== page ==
For this paper, I have chosen the Ognissanti (or Enthroned) Madonna by Giotto di Bondone, which he created for the All Saints’ Church in Florence. It is a beautiful piece of art, one that operates on a grand scale and serves as a critical milestone in history. The author is often regarded as one of the first artists of the Italian proto-Renaissance, one that influenced others and started a trend of breaking from the Byzantine style. The Ognissanti Madonna serves as an excellent example of the distinctive traits of Giotto’s art that would be imitated by artists that followed him. Its size and scale enable a demonstration of the guiding principles of the painter’s style, while its theme invites comparison with similar works by other great Italian artists, such as Cimabue. In this paper, I will review the cultural context and the visual characteristics of the artwork.
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Both Giotto and Cimabue worked in Florence in the same general period, though the latter preceded the former considerably. Kleiner highlights Vasari’s claim that the earlier artist taught the latter but notes that, while Cimabue likely influenced Giotto, the direct tutelage claims are debatable (407). Moreover, both painters worked with religious topics and received the patronage of the Catholic Church. As a religious depiction that was commissioned for a church and installed there (though it was later removed to a museum), the Ognissanti Madonna was likely also funded by representatives of Catholicism. “Virgin and Child” adds that Giotto worked for the specific church for some time, creating at least two other artworks for it. As part of a broader composition, the depictions adhered to a highly specific iconography consistent with the Italian Christianity of the time.
Depictions of the Virgin holding the Child while seated on a throne are popular in Christianity, particularly in the 13th and 14th centuries, when Giotto worked. According to “Virgin and Child,” this iconography inspired the title “Maestà,” or “Majesty,” which applies to a variety of paintings with similar traits. However, as Adams notes, Giotto omitted the Old Testament figures, making Christ the center of the painting (27). As shown in fig. 1, the painting depicts the Virgin holding Christ, who is making the sign for giving a blessing. She is sitting on an ostentatious throne that is surrounded by angels and saints who offer them gifts. The angels can be distinguished by their youthful appearance and the wings on those at the forefront, while the saints are in the background and appear older, with bearded faces.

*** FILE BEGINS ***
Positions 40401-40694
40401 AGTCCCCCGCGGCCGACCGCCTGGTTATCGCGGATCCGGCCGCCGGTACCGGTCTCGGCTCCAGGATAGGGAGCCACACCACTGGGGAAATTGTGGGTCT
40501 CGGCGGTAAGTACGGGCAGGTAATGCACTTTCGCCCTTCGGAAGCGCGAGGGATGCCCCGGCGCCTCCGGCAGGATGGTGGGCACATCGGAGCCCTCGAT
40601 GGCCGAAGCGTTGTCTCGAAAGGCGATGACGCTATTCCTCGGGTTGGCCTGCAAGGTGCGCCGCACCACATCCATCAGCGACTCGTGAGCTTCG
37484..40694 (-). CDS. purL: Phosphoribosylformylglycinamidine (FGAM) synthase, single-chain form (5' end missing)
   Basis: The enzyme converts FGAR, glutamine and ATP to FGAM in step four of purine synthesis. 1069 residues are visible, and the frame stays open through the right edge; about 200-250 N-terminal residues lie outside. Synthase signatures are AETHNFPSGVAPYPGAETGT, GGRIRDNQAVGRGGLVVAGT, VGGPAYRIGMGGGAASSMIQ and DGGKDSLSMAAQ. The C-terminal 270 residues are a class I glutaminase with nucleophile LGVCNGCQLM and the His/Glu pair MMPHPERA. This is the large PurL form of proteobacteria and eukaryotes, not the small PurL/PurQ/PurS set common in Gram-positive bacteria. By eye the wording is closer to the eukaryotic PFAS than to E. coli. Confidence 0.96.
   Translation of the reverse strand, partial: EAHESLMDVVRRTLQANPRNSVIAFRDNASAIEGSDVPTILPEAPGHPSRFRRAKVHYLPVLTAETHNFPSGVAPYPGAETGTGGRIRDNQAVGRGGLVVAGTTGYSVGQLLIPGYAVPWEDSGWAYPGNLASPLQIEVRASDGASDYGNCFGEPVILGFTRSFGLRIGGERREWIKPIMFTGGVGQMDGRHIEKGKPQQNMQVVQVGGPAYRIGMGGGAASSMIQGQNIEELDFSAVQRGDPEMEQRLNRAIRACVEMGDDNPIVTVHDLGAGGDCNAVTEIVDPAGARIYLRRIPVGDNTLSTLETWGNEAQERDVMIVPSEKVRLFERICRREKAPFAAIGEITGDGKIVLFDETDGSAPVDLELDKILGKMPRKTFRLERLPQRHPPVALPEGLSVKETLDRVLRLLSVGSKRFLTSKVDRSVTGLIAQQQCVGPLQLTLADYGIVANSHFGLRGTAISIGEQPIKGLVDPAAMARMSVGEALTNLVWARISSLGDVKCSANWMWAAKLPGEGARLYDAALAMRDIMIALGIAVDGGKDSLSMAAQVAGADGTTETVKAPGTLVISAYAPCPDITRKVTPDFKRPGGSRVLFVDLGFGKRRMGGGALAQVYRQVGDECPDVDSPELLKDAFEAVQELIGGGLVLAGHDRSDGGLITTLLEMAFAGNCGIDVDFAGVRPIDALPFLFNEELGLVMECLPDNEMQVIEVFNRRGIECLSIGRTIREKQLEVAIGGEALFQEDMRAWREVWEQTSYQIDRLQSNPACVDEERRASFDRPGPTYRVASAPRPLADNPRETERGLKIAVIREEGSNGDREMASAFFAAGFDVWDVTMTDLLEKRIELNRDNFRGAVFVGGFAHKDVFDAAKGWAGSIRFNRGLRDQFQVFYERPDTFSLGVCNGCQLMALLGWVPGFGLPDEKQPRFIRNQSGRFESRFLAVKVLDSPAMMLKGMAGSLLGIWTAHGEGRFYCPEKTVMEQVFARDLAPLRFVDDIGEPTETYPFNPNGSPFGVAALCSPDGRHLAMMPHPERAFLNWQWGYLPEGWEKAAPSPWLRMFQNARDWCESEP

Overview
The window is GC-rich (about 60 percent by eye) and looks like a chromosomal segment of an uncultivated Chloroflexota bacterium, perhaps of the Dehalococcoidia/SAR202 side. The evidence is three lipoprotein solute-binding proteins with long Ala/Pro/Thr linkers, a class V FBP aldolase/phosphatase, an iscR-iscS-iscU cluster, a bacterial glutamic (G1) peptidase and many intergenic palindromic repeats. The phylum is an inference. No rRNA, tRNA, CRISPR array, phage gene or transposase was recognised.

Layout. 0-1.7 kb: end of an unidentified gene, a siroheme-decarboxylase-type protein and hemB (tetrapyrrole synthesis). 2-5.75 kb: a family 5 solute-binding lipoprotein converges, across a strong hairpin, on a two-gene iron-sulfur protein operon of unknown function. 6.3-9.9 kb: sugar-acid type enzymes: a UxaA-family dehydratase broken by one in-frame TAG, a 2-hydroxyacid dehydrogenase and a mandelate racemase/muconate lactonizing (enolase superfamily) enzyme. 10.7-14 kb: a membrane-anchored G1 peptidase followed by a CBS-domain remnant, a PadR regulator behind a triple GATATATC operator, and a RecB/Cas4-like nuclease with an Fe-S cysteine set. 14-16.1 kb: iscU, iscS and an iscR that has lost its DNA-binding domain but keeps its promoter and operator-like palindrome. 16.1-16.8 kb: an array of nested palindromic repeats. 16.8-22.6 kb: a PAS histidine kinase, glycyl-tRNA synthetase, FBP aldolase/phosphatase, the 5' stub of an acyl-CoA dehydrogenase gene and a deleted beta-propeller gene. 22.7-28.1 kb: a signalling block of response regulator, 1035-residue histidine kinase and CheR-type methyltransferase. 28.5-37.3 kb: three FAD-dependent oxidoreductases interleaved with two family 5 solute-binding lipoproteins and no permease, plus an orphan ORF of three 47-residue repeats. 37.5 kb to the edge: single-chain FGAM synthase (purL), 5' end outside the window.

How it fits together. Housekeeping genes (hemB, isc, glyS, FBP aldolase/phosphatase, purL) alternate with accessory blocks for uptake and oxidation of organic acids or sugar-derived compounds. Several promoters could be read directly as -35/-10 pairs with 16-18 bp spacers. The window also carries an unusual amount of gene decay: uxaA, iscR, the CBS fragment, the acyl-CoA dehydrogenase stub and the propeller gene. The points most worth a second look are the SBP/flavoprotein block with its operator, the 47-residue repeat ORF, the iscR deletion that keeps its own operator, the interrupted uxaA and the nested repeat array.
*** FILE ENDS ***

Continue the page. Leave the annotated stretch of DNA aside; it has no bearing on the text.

During the Medieval era and early Renaissance, when Giotto worked and the Ognissanti Madonna was created, Catholicism was virtually unchallenged in Italy. Neither Protestantism nor atheism would emerge as substantial movements for a long time. The political and religious influence of the Vatican on Europe was powerful, particularly in Italian cities due to their proximity to Rome. Per Adams, Giotto worked in various cities throughout Italy, working on numerous religious paintings and mosaics (27). Considering the number of religious works that he created, the circumstances of his life, and the historical context, it is possible to assert that Giotto was a devout Catholic who had a close relationship with the church. As such, he would be intimately familiar with the religious concepts that he tried to depict and do so faithfully and skillfully.
The political context of the environment is not particularly relevant because of its structure at the time. As mentioned above, the Catholic Church had considerable political influence at the time, which allowed it a substantial degree of independence from the secular government. Moreover, the two systems were not generally in conflict, like Giotto’s appointment of familiar (friend) of Naples’s court while working primarily on Catholic-themed pieces demonstrates (Adams 27). As Italy was separated into numerous competing city-states at the time, all of them aimed to ally with the unified and powerful Church. Any tensions that took place would not be overt because of the Pope’s potential censure and the resulting damage. As such, there would likely be no political messaging or influence in Giotto’s work, as there was no reason for him to be involved in Italian court intrigues.